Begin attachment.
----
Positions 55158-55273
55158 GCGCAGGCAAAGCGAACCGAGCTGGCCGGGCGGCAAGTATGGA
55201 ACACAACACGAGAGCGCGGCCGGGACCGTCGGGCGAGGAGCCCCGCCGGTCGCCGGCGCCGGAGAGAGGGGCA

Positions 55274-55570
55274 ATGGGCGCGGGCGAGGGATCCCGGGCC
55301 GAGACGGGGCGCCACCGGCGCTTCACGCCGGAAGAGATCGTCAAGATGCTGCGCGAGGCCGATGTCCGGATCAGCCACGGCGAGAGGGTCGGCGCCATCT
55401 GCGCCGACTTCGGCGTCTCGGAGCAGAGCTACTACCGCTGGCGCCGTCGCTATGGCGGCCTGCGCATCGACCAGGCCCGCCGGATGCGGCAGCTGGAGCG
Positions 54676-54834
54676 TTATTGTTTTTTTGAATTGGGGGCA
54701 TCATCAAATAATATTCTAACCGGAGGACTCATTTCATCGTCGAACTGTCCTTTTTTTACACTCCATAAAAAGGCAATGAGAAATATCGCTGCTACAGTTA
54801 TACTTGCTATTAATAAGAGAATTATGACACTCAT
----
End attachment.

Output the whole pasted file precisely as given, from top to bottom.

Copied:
Positions 55158-55273
55158 GCGCAGGCAAAGCGAACCGAGCTGGCCGGGCGGCAAGTATGGA
55201 ACACAACACGAGAGCGCGGCCGGGACCGTCGGGCGAGGAGCCCCGCCGGTCGCCGGCGCCGGAGAGAGGGGCA

Positions 55274-55570
55274 ATGGGCGCGGGCGAGGGATCCCGGGCC
55301 GAGACGGGGCGCCACCGGCGCTTCACGCCGGAAGAGATCGTCAAGATGCTGCGCGAGGCCGATGTCCGGATCAGCCACGGCGAGAGGGTCGGCGCCATCT
55401 GCGCCGACTTCGGCGTCTCGGAGCAGAGCTACTACCGCTGGCGCCGTCGCTATGGCGGCCTGCGCATCGACCAGGCCCGCCGGATGCGGCAGCTGGAGCG
Positions 54676-54834
54676 TTATTGTTTTTTTGAATTGGGGGCA
54701 TCATCAAATAATATTCTAACCGGAGGACTCATTTCATCGTCGAACTGTCCTTTTTTTACACTCCATAAAAAGGCAATGAGAAATATCGCTGCTACAGTTA
54801 TACTTGCTATTAATAAGAGAATTATGACACTCAT